As a university, we should take pride in our sports teams.
Sports are always a major part of schools, no matter how big or small the university. But what happens to the sports teams when they have no place to practice or play and no place to call home?
Recently there have been many noticeable changes to the University of La Verne; however, not all changes have been positive.
In fall 2007 the University turned its tennis courts into a parking lot, forcing the tennis team to practice and play at other locations off campus and leaving no real home for their games.
The football team has a field to play and practice on, but the track circling it can no longer be used by the track team to run on. It has been deemed unsafe for the runners and can no longer be used to host track meets.
And there is a death sentence bestowed upon the Ben Hines Baseball/Soccer Field. On the day that the new Campus Center opens, ULV, as a condition of gaining city of La Verne approval of its master plan (and permission to build the Campus Center), promised to transform the field into a parking lot for the new Campus Center.
The baseball team is an important team at the University and it is unclear whether the promised Brown Property sports complex will be completed in time to support our championship team. The term “sandlot” may take on a whole new meaning as the team searches for a suitable venue. National Collegiate Athletic Association baseball guidelines dictate field requirements. High school fields such as Bonita High School are not the required size.
So now the baseball team may be left without a home, along with the ULV men’s and women’s soccer programs.
In case you are keeping a list, add tennis, baseball, soccer and track and field to a list of “hits” that includes women’s softball, men’s volleyball and the Old Gym. For those new to list making, women’s softball was recently played where a parking lot resides behind the Tents. Men’s volleyball was cut for budgetary reasons. The Old Gym, a great place for intramural sports, was razed to make way for Campus Center construction.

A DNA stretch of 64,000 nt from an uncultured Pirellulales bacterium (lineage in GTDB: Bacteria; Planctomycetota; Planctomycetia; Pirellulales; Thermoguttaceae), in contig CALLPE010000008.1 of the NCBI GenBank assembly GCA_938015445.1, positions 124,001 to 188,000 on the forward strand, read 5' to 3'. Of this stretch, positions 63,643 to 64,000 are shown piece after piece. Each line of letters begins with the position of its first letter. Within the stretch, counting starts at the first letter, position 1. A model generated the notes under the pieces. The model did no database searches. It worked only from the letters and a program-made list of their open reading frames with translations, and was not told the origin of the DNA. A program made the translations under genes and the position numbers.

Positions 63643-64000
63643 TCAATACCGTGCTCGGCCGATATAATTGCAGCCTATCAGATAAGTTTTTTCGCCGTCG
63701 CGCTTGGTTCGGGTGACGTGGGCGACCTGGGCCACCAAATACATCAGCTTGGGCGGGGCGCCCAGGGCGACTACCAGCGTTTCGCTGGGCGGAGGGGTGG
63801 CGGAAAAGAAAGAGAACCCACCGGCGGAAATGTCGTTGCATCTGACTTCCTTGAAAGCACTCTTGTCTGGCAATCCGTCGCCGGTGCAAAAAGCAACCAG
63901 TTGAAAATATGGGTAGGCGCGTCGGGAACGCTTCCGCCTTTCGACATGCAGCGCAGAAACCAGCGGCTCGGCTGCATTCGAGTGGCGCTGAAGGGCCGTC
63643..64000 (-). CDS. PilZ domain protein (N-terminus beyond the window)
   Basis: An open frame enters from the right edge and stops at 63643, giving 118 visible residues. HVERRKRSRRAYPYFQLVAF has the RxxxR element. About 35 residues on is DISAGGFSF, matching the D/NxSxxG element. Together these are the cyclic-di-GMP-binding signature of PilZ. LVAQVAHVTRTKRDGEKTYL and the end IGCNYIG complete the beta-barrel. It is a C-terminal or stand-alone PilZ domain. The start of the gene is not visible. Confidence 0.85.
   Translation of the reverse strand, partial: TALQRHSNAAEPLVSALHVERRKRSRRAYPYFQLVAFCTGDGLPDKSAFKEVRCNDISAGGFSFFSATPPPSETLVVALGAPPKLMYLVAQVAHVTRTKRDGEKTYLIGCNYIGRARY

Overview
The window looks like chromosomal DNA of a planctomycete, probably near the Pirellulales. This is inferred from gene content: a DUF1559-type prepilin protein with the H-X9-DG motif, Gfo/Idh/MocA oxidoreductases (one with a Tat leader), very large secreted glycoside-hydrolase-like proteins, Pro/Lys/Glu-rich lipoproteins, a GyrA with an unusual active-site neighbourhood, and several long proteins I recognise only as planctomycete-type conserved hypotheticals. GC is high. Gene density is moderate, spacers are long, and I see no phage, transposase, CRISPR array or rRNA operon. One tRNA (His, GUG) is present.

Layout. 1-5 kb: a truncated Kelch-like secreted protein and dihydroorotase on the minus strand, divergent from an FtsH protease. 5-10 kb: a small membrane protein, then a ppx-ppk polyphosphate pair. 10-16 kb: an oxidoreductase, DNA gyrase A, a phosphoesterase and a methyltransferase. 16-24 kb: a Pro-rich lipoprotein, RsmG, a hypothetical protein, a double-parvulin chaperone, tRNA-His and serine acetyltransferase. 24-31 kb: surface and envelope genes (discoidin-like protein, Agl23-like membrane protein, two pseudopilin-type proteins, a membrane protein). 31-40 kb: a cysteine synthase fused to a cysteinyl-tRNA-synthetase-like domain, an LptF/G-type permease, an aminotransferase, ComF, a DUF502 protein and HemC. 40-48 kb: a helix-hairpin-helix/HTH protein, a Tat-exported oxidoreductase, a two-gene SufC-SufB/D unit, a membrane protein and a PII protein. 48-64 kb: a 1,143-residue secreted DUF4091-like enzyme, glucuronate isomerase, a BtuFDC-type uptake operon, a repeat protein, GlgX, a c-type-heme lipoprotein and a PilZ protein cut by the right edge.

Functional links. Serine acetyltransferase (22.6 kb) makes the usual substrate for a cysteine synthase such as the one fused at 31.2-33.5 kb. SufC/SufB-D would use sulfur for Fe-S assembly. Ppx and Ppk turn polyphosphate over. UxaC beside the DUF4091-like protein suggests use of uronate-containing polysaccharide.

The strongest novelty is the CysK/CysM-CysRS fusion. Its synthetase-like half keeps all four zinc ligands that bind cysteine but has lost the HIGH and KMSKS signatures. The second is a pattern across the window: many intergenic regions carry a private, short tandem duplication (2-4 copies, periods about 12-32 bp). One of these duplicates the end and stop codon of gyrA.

While those who drive will think it is great that there will be more parking spots available, especially with the new Campus Center being built, it nonetheless is a shame that the sports teams have to take a hit.
The Athletics program at ULV is certainly paying a high price for campus building projects. And the cost to the overall University is one of campus climate and campus culture. The damage exacted on student athletes and their fans is one that will come back to haunt the University.
There will be an effect regarding crowd turnout. Without games on campus, attendance will drop. When the sports games are on campus, people who live here can walk to the games, and they are easy to find, instead of being forced to drive somewhere to hunt them down.
The logistics of student athletes commuting some distance to practices and also of getting support personnel to games and practices must be considered.
And there is the question of how ULV will be viewed as a University when teams and fans from other schools show up for our home games, and they are located on guest campuses. This cannot be good for the University’s reputation. Instead of showcasing ULV, we will be introducing prospective students and guests to other venues. Many new students look at a school’s sports teams when applying to universities. With the current situation for sports, many applicants might be turned off from attending the University. This would result in an even larger decline in enrollment, further diminishing the University’s budget.
And there is the matter of pride. The home team should play before home fans at home. That place is at ULV.
While our sports teams cannot completely save the University, they can greatly enhance the overall image and reputation with the proper facilities. We hope there are plans in the near future to accommodate ULV’s sports teams so that they have a true place to call home.